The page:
I have two young adult daughters who are blessed with their mother’s good looks. I was recently at the grocery store with my daughter Danielle (pictured on the right above) and chuckled when I observed how the young male employees interacted with her. They were all smiles and extraordinarily helpful. As we were leaving Danielle said, “Wow, the people at this store are so friendly and give such great service”, to which I replied, “Yes – for you.” Danielle was surprised when I told her I don’t get the same treatment when I shop alone, nor do I expect do most other patrons. She gets treated differently because she’s young and pretty. I see it all the time when I’m with her or with her sister Victoria. But they are often oblivious to this. It seems normal to them.

In a culture obsessed with physical appearance, beauty is a form of currency – dare I say, particularly if you are female. It’s true for males of course, but not to the same degree. You might argue with me on that and that’s fine. My point is, appearance counts a great deal in the culture at-large, but not so in the Kingdom of God.

What we see over and over in scripture, is that God is concerned with one’s inside, not one’s outside. It’s another way that the Kingdom of God is very different than the kingdoms of this world. Lord, teach us to focus on what matters to you. Amen.

Making sense of John…



John 1:1 In the beginning was the Word, and the Word was with God, and the Word was God. 2 He was in the beginning with God. 3 All things came into being through him, and without him not one thing came into being. What has come into being 4 in him was life, and the life was the light of all people. 5 The light shines in the darkness, and the darkness did not overcome it. 

I remember the first time reading this passage as a young adult trying to understand scripture. I was baffled. “In the beginning was the “Word”… Huh? I know. Not easy to interpret, so here’s a little information you may find helpful.

Notice that “Word” (“logos” in the Greek) is capitalized, which gives us a hint that the writer is not referring to something written down, but rather a person/being. “Word” functions here to describe the creative/generative power/person of God that once brought order from chaos in creation, that spoke to God’s people via the prophets, that took the form of flesh and blood in Jesus, that gets released each time we here the Word of God proclaimed on Sundays, that turns us from sin and death toward eternal life in Jesus Christ.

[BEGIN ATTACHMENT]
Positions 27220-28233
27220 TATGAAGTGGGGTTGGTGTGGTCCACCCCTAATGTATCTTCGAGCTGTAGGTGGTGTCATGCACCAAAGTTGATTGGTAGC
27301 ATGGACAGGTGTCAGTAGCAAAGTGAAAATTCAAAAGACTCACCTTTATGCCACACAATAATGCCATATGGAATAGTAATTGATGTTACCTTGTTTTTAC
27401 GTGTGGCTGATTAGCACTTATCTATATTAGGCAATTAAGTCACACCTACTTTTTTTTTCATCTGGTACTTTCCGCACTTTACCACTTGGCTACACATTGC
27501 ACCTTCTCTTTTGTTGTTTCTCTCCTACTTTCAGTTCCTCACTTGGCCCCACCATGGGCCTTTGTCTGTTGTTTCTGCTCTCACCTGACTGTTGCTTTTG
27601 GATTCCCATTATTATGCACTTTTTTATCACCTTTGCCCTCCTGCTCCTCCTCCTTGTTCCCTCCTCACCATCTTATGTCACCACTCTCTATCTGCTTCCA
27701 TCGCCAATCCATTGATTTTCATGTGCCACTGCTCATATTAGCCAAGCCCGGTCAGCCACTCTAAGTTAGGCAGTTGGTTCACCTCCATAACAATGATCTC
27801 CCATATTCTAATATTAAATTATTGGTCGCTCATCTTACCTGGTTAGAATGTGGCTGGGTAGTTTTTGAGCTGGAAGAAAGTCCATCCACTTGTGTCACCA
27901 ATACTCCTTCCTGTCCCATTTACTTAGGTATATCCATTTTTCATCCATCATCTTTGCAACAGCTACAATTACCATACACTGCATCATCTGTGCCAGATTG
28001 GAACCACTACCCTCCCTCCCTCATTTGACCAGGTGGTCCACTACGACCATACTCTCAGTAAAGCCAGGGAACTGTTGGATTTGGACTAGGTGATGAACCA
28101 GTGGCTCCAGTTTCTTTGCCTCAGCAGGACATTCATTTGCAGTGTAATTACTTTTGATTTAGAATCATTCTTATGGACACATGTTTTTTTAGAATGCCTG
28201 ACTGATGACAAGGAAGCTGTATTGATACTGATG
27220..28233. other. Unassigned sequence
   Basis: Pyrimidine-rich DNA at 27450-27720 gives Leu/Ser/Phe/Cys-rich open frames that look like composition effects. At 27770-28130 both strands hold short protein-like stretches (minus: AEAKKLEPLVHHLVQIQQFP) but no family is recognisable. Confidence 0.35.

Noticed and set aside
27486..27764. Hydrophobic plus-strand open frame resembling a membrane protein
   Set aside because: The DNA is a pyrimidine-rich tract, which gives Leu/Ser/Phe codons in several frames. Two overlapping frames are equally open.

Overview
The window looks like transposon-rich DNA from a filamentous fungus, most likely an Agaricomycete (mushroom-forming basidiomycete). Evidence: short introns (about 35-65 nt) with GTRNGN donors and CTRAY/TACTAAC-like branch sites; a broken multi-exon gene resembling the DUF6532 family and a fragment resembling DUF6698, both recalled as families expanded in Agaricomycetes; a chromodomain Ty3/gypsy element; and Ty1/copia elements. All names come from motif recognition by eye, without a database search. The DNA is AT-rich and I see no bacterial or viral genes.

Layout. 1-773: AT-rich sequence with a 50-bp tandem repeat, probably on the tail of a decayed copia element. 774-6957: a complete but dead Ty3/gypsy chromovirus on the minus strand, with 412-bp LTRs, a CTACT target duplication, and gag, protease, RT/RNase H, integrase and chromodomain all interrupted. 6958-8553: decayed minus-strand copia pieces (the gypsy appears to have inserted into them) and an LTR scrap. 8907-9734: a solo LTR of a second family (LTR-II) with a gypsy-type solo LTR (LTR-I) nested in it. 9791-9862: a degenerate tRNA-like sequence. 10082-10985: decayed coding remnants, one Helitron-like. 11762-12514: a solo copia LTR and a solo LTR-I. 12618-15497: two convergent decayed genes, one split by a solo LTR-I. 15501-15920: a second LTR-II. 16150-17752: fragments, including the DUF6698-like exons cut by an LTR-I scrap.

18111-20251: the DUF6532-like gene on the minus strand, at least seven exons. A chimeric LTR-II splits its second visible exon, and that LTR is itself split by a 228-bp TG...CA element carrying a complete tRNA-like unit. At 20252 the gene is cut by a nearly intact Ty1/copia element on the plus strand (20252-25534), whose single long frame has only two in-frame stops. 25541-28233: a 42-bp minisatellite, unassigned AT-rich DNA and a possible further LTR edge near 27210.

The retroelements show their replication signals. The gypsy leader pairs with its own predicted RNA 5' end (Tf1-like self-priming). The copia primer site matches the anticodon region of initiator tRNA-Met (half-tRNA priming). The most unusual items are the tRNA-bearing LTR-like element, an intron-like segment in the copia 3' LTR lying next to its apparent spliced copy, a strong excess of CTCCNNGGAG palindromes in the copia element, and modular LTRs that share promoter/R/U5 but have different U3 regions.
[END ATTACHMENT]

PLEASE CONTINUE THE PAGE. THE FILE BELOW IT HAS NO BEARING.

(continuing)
One reason why I read scripture at the beginning of each day (even if I don’t write a blog post EVERY day) is to give the Word an opportunity to mold and shape me for the day to come. And I pray that, as you read the words of this blog, you experience the Word being let loose in you, to transform you from the inside out.

Lord, let it be so. Amen.

Making sense of the bible…



Luke 24:44 Then (Jesus) said to them, “These are my words that I spoke to you while I was still with you—that everything written about me in the law of Moses, the prophets, and the psalms must be fulfilled.” 45 Then he opened their minds to understand the scriptures, 46 and he said to them, “Thus it is written, that the Messiah is to suffer and to rise from the dead on the third day, 47 and that repentance and forgiveness of sins is to be proclaimed in his name to all nations, beginning from Jerusalem. 48 You are witnesses of these things. 49 And see, I am sending upon you what my Father promised; so stay here in the city until you have been clothed with power from on high.” 

It’s clear that, despite Jesus’ repeated explanations, his disciples still did not understand what was happening. It wasn’t until Jesus “opened their minds to understand the scriptures” that they began to make sense of what Jesus had been trying to tell them for some time via the teaching of scripture. Yes he would die, but he would rise again.